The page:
support means, respectively fastened to said dish on its convex side, said support means having bearing means through which said polar axis shaft extends such that said dish can rotate about the axis of said shaft through a range of look angles, and
means for locking said leg members in their existing state of extension and contraction when said polar axis shaft is aligned with the axis of the earth and is inclined at said angle of the latitude.
6. The dish antenna mount according to claim 5 wherein said support means having the bearing means through which said polar axis shaft extends is comprised of two members each of which is fastened to the back convex side of said dish and each of said members has a bearing, one of the bearings being higher than the other and engaging said polar axis shaft near to said common connection, said bearings being aligned on a common axis that forms a declination offset angle between said axis and a line that is tangent to the concave side of the dish at a point of tangency coincident with the axis of the dish.
7. The dish antenna mount according to claim 6 including a ring member fastened to the convex side of said dish concentric to the dish axis,
bracket means constituting said dish support means and fastened to said ring member at diametrically opposite locations so said bearings are axially spaced apart along said polar axis shaft, at least one of said bracket means having adjustment means for causing said polar axis to be disposed at an angle relative to a line tangent to said dish on its convex side at a point coincident with the axis of the dish where the tangent line and polar axis are in the same plane, said angle being for correcting for the declination angle at the latitude at which the dish antenna is installed.
8. The mount according to claim 5 including means for locking said dish against rotation on said polar axis shaft while said common connection is being shifted laterally.
9. The mount according to claim 7 including a telescoping arm means pivotally connected to said base of the mount at one end and releasably connected to said ring member at its other end, the length of said telescoping arm means being adjustable to yield and allow said dish to be rotated to a selected look angle without realigning the mount, and
means for locking said member against telescoping to maintain said dish at said look angle.
10. The mount according to claim 7 including a linear actuator mounted to one of said leg members,
said actuator having a movable rod means for being releasably connected to said ring member on said dish and electrically operated means for actuating said rod means in opposite directions to rotate said dish about said polar axis shaft.
11. The mount according to claim 5 including motor means and means operatively coupling said motor means to said dish for rotating said dish about the polar axis shaft.
The invention disclosed herein is an improved mount for a dish antenna that is located at an earth station for receiving television or other high frequency signals from geostationary satellite transmitters arranged about the equator at 22,245 miles from the surface of the earth in what is known as the Clarke orbit.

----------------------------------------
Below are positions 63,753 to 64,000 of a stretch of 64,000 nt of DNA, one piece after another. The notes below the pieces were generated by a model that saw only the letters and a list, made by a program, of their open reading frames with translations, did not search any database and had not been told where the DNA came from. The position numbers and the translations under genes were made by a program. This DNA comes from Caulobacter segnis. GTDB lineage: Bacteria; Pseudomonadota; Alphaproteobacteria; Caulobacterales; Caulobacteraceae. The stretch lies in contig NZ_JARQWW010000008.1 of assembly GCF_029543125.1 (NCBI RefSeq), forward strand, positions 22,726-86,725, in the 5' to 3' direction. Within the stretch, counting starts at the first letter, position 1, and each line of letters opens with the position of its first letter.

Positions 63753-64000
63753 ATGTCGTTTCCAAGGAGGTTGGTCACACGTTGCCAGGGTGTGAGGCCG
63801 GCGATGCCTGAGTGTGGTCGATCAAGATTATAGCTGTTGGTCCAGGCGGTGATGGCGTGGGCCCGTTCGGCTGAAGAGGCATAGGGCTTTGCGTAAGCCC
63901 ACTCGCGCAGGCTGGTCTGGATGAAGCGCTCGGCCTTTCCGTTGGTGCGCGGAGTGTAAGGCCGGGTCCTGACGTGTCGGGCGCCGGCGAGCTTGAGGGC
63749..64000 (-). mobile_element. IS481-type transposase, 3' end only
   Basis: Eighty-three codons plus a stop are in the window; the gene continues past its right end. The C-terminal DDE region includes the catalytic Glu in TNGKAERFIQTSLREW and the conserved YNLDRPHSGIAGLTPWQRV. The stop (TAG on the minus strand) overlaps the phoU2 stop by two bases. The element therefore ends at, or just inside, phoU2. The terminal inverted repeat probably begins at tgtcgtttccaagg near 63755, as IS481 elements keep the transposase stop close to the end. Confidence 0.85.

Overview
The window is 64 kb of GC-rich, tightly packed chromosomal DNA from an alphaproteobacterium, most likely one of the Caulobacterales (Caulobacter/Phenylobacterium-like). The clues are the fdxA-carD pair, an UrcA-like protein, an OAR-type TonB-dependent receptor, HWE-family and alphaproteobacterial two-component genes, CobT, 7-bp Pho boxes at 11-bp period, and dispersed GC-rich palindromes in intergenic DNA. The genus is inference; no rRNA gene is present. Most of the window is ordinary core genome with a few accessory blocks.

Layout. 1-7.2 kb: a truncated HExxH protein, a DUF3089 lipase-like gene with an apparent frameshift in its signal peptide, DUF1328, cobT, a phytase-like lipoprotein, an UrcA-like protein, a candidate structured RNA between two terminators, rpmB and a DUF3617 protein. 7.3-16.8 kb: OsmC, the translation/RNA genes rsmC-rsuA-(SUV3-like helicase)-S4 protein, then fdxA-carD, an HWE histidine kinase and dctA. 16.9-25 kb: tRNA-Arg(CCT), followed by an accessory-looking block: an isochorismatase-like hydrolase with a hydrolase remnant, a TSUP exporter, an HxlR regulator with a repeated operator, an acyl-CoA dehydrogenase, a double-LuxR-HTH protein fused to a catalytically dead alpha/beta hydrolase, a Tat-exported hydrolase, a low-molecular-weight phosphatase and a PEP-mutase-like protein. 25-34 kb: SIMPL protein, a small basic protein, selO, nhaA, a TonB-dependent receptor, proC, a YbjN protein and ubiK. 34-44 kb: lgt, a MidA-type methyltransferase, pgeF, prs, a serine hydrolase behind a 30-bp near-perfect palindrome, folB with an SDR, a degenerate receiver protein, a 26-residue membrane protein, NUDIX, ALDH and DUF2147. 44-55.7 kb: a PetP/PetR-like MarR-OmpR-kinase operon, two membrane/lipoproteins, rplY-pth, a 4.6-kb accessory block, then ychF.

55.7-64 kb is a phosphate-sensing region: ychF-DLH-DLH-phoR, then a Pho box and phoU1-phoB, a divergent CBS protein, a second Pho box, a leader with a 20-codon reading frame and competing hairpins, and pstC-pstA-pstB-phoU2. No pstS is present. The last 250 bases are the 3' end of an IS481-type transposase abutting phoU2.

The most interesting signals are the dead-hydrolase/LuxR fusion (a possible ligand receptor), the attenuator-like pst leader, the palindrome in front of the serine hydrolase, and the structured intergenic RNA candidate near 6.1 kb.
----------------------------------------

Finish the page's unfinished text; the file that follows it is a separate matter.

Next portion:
There are two basic types of earth station mounts for satellite dish antennas that are in widespread use. One type is the polar mount which uses a vertical post as the main support for the dish and for the mechanism that facilitates angulating the dish toward the Clarke orbit on an hour axis and a declination axis. The mount also constrains the dish axis to stay aimed at the Clarke orbit when the elevation angle (look angle) is changed to track from one satellite to another. In cases where the prior art polar mounts are located in an open yard, it is customary to set the lower end of a post in a hole and use the hole as a form for casting concrete about the post. A permanent installation results. This is the simplest type of installation. It allows using the mount as received from the manufacturer. However, when the only available place to locate the dish antenna, for example, is on a flat roof, a pitched roof, the peak of a gable roof or the vertical wall of a building, unique hardware is required to support the post. Every installation is different so it is impractical for manufacturers to try to supply a practically infinite variety of hardware. So the customer-installer is burdened with the task of obtaining the specialized hardware that is required to support the post.
The other presently popular type of dish mount is the so called azimuth-elevation (Az/El) mount. It requires adjustability of the dish about two axes, an azimuth axis and an elevation axis. The aiming mechanism for the dish must also be mounted on a dedicated base which is usable by itself for locating the dish antenna on ground in an unobstructed yard but requires specialized hardware for installation at a variety of locations such as those previously mentioned.
An objective of the present invention is to overcome the disadvantages and limitations of the above mentioned and other previous dish antenna mounts.
In particular, it is an objective to provide a mount that is inherently adaptable to installation under a wide variety of circumstances such as on flat or sloping ground, roof peaks, pitched roofs, vertical building walls, and the like, to mention just some examples.
Another objective is to provide a dish antenna mount that simplifies getting the axis of the parabolic dish directed at the Clarke orbit or belt and maintains that direction as the so called "look angle" is changed to aim at one satellite after another among the various satellites deployed along the Clarke orbit.
A unique feature of the mount is the way its polar axis, which is at an angle corresponding to the latitude of the installation, is aligned accurately with true north automatically after the look angle (sometimes called elevation angle) is set without the need to use a compass or any other sighting instrument. This is contrary to prior polar mounts for antenna dishes which required positive setting to the true north before any other adjustments could be made.